While it was pleasant to watch the sparkling, fast flowing stream from the kitchen window, seeing the birds and wildlife that visited even its man-made banks. The concrete was ugly and I couldn’t understand the municipal mentality that had built this monstrosity to confine the river.

Until the first winter. Then I understood.

All one night there was noise… but in the blackness no way of telling what was causing it. Come morning, one look from the kitchen window solved the mystery. Huge branches battered the walls of the house as churning, mud-brown waves raced through the confines of the concrete channel. It was incredible to watch. It got worse, hour by hour, as I saw the waters rise to within an inch of the kitchen windowsill.

What could be moved was taken upstairs, along with supplies… there was such elemental force in the floodwaters and they rose with such speed and volume. There was no question of what would have happened to anyone or anything caught in their path or in the debris they carried. Somewhere in one of the boxes of photographs I still have a picture taken through that window, but it is not as vivid as the one in my mind that hears the noise, smells the water or remembers the rising fear.

I have been lucky, seeing this so close yet merely as an observer and not as a victim of the extremes of the elements. It was a place where evidence of the uncompromising power of nature was always close. Vichy, for all its elegance as a once fashionable spa town, lies in a region of volcanoes. Indeed they are the source of its famous thermal springs and the volcanoes of the region are only dormant, not extinct. The heat in summer can be intense and the thunder storms regular and spectacular. I have swum in a lake in an old crater, smelt the sulphur from the vents in the caves of the Puy-de-Dôme, and seen the remnants of the effects of previous eruptions. You know the earth in charge, not man, even in this seemingly gentle and beautiful landscape.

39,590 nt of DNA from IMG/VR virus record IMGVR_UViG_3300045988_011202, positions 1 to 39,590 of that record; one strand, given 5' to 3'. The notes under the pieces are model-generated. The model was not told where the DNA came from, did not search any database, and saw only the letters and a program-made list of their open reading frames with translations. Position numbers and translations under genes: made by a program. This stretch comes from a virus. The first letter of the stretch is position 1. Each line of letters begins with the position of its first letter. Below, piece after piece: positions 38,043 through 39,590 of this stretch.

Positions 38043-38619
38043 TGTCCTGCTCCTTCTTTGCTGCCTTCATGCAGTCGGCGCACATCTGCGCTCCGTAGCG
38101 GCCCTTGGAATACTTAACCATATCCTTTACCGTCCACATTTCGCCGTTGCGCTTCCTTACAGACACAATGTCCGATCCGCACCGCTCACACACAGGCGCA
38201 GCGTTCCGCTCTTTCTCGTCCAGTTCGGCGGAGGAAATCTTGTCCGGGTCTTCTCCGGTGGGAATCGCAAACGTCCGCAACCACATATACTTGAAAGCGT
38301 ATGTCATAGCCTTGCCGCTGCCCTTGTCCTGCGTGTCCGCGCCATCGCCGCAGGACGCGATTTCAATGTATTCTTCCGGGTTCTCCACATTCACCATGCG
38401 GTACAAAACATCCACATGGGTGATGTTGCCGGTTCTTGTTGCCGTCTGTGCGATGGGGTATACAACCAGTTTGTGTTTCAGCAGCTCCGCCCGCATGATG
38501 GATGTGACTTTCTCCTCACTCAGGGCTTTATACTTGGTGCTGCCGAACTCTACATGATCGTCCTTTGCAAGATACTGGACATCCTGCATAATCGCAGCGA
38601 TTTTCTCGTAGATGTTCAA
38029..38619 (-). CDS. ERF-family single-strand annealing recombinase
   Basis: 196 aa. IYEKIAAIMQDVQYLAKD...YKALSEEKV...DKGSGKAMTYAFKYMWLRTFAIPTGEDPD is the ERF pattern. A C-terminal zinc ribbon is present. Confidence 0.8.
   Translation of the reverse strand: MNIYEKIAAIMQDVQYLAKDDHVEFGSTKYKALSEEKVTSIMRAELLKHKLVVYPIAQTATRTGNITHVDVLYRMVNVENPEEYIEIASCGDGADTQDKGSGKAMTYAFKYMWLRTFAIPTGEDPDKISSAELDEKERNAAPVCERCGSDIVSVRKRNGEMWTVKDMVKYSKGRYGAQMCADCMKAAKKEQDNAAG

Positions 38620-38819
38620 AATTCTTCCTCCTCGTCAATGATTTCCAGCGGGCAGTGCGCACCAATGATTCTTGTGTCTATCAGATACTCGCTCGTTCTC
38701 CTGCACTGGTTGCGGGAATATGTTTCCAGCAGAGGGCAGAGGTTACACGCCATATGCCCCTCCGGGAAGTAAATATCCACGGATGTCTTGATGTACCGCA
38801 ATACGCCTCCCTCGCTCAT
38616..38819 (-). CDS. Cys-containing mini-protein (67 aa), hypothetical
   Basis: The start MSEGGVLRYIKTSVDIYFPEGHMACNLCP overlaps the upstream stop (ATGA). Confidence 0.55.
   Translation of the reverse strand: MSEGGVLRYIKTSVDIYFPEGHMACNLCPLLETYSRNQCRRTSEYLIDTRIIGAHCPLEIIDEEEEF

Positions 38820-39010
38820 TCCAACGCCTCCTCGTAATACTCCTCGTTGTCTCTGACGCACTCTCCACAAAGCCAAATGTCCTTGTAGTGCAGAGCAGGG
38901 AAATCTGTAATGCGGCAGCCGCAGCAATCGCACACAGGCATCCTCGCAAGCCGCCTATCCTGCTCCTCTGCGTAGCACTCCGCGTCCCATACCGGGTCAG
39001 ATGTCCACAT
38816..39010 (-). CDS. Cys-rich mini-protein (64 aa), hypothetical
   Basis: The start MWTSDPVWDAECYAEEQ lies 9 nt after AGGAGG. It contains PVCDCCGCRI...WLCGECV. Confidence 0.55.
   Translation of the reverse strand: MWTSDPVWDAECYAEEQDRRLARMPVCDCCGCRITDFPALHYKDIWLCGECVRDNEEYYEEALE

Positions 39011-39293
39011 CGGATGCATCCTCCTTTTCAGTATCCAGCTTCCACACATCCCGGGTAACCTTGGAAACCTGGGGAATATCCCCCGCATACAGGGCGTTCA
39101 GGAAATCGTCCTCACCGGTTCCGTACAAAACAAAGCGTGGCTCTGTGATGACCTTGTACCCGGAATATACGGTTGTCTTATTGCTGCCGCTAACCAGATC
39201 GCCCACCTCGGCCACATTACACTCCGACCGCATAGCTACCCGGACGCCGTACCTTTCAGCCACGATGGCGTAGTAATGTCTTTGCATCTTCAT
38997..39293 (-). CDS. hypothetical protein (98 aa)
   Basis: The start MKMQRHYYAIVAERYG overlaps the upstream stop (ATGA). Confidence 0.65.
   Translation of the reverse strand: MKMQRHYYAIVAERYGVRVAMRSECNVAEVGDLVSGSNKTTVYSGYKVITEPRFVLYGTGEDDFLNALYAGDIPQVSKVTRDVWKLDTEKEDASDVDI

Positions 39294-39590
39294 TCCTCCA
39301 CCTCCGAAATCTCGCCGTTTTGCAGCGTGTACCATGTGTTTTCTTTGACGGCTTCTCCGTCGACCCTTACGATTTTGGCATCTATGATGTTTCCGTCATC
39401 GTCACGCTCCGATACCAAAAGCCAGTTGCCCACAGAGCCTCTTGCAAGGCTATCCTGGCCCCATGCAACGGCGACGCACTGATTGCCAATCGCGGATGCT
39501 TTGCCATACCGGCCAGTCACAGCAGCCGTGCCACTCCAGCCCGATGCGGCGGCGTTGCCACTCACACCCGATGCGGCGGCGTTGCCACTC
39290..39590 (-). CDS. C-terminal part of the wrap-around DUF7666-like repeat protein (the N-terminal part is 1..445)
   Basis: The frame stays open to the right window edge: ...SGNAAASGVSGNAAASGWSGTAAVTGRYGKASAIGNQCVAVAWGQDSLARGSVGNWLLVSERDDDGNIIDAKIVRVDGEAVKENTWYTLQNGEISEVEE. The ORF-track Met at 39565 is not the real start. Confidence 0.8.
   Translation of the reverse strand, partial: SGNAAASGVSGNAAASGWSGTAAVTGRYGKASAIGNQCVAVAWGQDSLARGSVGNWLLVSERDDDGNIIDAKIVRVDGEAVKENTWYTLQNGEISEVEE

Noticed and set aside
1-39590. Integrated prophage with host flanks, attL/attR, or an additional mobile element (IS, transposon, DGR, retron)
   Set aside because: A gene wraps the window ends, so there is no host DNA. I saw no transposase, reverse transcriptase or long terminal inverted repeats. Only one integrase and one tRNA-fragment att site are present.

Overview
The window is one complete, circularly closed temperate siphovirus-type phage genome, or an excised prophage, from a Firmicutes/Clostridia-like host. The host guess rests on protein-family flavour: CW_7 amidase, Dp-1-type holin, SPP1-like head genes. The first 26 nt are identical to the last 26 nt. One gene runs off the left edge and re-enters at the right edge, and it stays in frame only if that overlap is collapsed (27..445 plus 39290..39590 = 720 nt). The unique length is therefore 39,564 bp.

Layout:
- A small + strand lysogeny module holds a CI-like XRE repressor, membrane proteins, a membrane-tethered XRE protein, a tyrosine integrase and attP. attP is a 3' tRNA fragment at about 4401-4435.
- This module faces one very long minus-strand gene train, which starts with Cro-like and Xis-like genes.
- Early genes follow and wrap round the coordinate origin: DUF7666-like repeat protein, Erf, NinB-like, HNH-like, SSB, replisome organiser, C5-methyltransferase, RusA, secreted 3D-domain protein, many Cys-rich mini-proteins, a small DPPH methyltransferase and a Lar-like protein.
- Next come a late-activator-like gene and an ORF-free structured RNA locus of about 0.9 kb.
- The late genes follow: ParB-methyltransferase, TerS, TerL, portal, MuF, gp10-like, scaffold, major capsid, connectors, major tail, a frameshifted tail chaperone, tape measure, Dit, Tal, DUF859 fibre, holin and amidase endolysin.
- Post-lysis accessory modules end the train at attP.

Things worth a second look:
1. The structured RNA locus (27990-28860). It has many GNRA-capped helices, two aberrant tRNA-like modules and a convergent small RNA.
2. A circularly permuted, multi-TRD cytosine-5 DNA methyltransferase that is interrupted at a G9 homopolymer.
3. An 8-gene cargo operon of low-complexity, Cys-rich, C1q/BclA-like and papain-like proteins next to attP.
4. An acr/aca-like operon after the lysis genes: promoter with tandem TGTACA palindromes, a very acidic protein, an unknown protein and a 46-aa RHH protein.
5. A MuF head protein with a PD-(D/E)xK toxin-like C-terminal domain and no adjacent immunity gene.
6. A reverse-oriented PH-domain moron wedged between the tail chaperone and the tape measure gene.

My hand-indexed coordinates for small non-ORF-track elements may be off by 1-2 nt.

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Taking pictures of the local flooding that here, at least, is little more than an inconvenience, so minor in comparison to that experienced by many, I was reminded how close we live to the awesome power of Nature, even within our regulated cities. We try our best to tame her, and our industries cause such destruction and yet, even if we make our planet uninhabitable for our species and many others, we are only destroying ourselves.

We tend to forget that we ourselves are just a very small part of Nature… a mere drop in a vast and moving flow of life that wears an infinite variety of forms. The elements of earth make up our bodies and her tides and seasons are echoed within us as they flow through our veins and hearts.

In a million years… a mere heartbeat for the life of the world… what will remain of us? Very little, perhaps, but life will continue whether we would recognise its forms or not. Even the shallow flooding in the fields serves to remind me how small we are in comparison to Nature. She is older than we by far. We, with our little lives may come and go, but she remains.